Global crises -- global solutions: managing public health emergencies of international concern through the revised International Health Regulations.
Geneva, Switzerland, WHO, Communicable Disease Surveillance and Response, International Health Regulations Revision Project, 2002. iii, 19 p. (WHO/CDS/CSR/GAR/2002.4)One of the obvious consequences of globalization is the increased risk of international spread of infectious diseases. People and goods are crossing national borders in massive numbers unparalleled in human history. While some countries may still opt for extreme protectionism, importation of diseases is always difficult to prevent. The cross-border impact of infectious diseases is better addressed through multilateral efforts. In the past, the most concrete measures to stop importation of infectious diseases were thought to be quarantine and trade embargoes. The ultimate way to stop international spread of disease would be to stop all international trade, travel and tourism. Such drastic measures, though no longer viable in today’s globalizing world, nonetheless underline the close connection between disease control, trade and travel. The International Health Regulations (IHR) are a multilateral initiative by countries to develop an effective global surveillance tool for cross-border transmission of diseases. The IHR strive to harmonize the protection of public health with the need to avoid unnecessary disruption of trade and travel. They remain the only legally binding set of regulations, for WHO Member States, on global alert and response for infectious diseases. (excerpt)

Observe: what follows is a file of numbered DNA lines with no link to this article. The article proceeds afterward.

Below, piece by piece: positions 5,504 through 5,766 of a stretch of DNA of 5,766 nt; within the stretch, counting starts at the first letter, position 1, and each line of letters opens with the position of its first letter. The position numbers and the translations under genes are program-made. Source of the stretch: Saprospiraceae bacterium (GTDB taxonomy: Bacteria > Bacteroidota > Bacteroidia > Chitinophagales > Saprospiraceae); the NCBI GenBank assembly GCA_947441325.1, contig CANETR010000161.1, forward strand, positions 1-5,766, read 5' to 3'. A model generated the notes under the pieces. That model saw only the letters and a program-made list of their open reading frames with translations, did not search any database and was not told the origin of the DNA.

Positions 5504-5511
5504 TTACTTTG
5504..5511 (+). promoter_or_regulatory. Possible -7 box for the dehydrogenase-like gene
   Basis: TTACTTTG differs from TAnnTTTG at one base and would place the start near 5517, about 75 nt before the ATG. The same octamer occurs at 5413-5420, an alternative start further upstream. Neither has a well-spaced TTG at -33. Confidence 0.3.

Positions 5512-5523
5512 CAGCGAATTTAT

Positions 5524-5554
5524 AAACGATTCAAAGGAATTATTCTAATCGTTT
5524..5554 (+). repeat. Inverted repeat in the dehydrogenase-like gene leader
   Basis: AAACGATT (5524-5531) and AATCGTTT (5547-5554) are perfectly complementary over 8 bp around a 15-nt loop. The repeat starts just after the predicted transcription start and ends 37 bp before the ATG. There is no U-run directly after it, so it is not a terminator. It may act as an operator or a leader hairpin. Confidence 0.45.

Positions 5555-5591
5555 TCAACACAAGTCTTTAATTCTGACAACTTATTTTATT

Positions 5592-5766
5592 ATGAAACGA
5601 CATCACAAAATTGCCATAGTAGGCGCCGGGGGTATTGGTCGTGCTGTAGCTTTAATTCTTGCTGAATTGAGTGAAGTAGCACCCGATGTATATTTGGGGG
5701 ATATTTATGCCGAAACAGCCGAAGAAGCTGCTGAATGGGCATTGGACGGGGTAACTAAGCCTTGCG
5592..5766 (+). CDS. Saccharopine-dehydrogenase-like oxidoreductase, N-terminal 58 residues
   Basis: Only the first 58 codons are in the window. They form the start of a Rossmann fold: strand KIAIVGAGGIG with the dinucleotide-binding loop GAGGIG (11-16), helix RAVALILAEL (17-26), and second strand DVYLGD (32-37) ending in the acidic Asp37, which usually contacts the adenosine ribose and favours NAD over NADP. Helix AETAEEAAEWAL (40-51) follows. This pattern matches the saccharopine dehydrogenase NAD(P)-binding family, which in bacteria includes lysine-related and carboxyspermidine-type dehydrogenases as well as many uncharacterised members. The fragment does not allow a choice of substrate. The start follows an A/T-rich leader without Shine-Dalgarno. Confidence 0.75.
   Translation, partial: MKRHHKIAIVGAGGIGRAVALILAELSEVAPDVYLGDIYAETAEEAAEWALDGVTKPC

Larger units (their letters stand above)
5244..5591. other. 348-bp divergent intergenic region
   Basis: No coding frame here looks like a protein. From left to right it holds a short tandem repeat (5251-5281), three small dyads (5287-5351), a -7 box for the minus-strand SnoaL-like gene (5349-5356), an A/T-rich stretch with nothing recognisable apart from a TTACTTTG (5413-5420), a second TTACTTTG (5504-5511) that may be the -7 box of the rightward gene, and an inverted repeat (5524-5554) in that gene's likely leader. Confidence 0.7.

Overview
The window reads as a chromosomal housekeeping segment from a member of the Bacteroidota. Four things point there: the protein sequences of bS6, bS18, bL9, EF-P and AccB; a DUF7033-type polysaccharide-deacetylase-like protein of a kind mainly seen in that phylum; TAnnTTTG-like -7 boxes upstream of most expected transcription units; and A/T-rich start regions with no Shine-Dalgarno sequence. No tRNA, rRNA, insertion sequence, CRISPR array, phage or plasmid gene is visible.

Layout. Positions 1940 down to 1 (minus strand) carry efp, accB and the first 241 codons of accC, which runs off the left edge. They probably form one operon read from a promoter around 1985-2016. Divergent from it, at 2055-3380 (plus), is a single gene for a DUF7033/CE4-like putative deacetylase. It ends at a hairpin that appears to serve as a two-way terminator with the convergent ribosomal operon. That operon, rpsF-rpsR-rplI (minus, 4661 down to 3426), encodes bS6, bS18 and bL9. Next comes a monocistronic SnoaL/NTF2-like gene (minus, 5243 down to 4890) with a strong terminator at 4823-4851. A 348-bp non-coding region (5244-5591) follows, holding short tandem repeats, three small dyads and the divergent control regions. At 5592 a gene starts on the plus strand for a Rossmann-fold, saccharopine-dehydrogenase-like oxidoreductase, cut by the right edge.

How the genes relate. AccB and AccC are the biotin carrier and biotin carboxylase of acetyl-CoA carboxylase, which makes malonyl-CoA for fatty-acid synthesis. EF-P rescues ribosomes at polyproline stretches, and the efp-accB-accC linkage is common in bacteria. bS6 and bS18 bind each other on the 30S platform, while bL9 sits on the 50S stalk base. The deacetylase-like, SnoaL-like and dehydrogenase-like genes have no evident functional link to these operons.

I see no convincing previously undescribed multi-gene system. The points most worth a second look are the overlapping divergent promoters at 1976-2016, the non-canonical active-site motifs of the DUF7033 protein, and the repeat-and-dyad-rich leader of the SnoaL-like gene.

New York, New York, UNFPA, 2002. x, 103 p.Financial Resource Flows for Population Activities in 2000 is the fourteenth edition of a report previously published by UNFPA under the title of Global Population Assistance Report. The United Nations Population Fund has regularly collected data and reported on flows of international financial assistance to population activities. The Fund’s annual Reports focused on the flow of funds from donors through bilateral, multilateral and non-governmental channels for population assistance to developing countries1 and countries with economies in transition. Also included were grants and loans from development banks for population activities in developing countries. (excerpt)